Courtney is currently the Assistant Professor of Ceramics at Western New Mexico University. Originally from the Finger Lakes area of New York, she obtained her Master of Fine Arts degree from The Pennsylvania State University and her Bachelor of Fine Arts degree from The New York State College of Ceramics at Alfred University. Making and teaching in the mountains of southern New Mexico, Michaud strives to use natural environment, ceramic history, and contemporary art in her studio practice.
“I am most aware when humbled by nature, surrounded by landscape. When the earth and sky meet at the horizon line, a sense of wonderment is formed. Like the hazy fleeting colors in the atmosphere at sunset, I am constantly chasing the skyline which can never be touched, only seen from afar.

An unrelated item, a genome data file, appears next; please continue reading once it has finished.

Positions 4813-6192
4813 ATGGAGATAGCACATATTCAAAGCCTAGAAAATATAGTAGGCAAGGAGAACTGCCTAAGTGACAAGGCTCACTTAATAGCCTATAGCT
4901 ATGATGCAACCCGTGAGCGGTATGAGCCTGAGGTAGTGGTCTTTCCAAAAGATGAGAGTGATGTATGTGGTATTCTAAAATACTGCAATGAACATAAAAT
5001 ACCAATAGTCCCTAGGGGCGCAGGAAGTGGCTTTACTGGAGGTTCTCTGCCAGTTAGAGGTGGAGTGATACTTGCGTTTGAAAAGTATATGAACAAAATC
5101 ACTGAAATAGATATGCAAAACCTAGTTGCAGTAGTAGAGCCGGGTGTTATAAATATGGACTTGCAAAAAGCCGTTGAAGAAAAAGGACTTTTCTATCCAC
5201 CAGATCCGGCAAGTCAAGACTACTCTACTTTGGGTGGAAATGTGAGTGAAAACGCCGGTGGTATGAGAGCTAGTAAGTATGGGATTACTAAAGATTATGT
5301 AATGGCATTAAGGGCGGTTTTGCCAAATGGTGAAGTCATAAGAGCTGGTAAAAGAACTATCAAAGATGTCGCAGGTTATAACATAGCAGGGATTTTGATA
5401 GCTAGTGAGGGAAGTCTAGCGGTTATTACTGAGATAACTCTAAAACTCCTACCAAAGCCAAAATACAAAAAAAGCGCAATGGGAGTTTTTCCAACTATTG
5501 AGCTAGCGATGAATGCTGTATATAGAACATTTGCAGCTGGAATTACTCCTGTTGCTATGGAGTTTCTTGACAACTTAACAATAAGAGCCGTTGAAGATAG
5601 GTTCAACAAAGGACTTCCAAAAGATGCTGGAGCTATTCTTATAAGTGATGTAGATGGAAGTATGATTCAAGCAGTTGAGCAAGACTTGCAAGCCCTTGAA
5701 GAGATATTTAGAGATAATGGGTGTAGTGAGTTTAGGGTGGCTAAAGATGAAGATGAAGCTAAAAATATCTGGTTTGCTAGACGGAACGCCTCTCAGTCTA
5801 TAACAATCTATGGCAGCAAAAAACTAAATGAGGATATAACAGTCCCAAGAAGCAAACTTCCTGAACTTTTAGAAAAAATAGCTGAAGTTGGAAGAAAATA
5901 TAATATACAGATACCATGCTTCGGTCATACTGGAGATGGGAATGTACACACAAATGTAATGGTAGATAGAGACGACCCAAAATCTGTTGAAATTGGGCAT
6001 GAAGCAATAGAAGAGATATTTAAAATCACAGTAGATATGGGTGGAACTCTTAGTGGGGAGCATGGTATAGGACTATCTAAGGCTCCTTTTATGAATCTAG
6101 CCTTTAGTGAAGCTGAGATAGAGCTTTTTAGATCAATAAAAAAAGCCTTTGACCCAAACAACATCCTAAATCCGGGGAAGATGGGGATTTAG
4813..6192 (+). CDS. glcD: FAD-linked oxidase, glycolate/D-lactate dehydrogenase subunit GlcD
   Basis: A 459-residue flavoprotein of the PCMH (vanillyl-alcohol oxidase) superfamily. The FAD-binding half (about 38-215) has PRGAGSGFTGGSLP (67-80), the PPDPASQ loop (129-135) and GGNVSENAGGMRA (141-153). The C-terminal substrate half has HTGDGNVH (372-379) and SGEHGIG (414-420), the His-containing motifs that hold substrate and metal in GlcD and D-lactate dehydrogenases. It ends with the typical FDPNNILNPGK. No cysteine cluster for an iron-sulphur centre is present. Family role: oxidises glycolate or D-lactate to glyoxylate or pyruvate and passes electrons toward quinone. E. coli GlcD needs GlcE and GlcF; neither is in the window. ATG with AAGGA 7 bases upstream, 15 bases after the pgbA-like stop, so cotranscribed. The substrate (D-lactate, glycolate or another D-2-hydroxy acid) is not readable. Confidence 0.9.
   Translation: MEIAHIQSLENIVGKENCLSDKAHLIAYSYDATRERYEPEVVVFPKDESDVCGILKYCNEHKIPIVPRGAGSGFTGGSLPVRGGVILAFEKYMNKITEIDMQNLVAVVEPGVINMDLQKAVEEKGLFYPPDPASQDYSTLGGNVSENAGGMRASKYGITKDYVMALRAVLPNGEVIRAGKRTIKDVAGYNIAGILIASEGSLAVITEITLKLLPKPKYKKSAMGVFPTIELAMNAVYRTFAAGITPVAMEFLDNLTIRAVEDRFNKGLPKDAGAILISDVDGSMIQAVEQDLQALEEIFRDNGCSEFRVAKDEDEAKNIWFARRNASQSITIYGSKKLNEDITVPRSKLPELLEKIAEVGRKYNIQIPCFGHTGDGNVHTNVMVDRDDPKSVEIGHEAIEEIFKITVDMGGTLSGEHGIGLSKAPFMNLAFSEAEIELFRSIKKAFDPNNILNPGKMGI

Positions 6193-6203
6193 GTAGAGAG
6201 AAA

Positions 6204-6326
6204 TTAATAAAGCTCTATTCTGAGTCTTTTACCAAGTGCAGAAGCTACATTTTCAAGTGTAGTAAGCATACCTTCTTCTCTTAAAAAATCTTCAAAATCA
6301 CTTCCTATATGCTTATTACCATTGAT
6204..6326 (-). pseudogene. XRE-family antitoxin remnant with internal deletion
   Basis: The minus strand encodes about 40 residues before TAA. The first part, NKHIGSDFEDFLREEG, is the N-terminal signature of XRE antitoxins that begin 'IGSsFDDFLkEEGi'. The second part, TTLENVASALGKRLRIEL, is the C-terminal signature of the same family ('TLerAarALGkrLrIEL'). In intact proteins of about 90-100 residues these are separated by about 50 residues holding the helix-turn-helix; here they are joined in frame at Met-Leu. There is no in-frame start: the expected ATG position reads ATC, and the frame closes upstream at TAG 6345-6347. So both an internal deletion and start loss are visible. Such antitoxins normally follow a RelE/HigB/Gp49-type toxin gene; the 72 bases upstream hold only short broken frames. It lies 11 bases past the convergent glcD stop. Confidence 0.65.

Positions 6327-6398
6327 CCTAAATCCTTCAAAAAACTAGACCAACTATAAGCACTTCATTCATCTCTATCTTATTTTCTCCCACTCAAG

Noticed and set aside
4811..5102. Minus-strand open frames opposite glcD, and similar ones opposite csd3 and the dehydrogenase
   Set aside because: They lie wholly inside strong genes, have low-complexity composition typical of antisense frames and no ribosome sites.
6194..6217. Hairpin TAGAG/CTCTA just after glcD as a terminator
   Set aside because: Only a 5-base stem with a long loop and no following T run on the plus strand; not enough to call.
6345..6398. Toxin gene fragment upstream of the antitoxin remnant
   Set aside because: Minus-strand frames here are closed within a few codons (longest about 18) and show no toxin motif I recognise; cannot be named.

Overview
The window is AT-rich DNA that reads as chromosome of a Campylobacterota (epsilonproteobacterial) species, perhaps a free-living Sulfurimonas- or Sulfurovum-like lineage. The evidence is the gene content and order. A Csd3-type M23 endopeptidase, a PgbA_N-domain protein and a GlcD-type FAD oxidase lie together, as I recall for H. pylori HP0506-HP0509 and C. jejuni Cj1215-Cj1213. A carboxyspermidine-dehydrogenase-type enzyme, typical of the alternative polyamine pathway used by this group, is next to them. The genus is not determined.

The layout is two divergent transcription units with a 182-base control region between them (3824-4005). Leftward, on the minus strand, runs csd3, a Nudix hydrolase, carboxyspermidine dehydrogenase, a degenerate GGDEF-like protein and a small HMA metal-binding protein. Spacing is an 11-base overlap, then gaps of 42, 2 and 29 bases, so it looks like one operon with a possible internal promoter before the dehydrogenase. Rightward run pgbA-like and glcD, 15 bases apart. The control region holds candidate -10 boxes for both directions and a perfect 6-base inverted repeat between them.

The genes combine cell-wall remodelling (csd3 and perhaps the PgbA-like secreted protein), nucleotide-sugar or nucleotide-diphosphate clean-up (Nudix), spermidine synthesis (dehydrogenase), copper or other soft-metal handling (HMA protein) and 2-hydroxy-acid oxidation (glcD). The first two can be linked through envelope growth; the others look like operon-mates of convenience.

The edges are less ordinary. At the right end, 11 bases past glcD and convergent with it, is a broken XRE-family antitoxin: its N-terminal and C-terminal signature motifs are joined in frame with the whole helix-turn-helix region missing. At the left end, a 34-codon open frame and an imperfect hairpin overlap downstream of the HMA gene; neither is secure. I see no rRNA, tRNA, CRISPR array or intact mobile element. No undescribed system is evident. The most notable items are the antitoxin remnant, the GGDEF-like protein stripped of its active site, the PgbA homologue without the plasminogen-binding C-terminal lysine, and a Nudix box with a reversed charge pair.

My ceramic inquiries begin with an acute awareness of color. Shades and hues hold associations and memories that I use to begin the forming process on the potter’s wheel. Testing and tinkering with glazes to find the perfect pigment has evolved beyond an obligatory step in the ceramic process, instead serving as a conceptual engine that provokes making. It is in the process of making vessels that I come close to touching the ephemeral.
I rely on repetition and line to allude to the beauty of natural order and the loveliness I see in the manmade. Tall and modern windmills or the patterning of leaves budding on a plant are translated into the restricted placement of minimal marks. Sleek and definitive forms create elegant edges, prompting a linear conversation in my work.
Taking notice of the everyday things that give me pause and bringing them into the studio enables me to make work that is indicative of my own experience and perspective. Through sight and use I hope to provide the user/viewer with a similar moment of contemplation. It is the fleetingness of the ever-changing light and sky that compel me to capture these sublime moments in my studio. When I can feel the beauty of the light and atmosphere I want to be able to touch this transient moment in the pots I make.”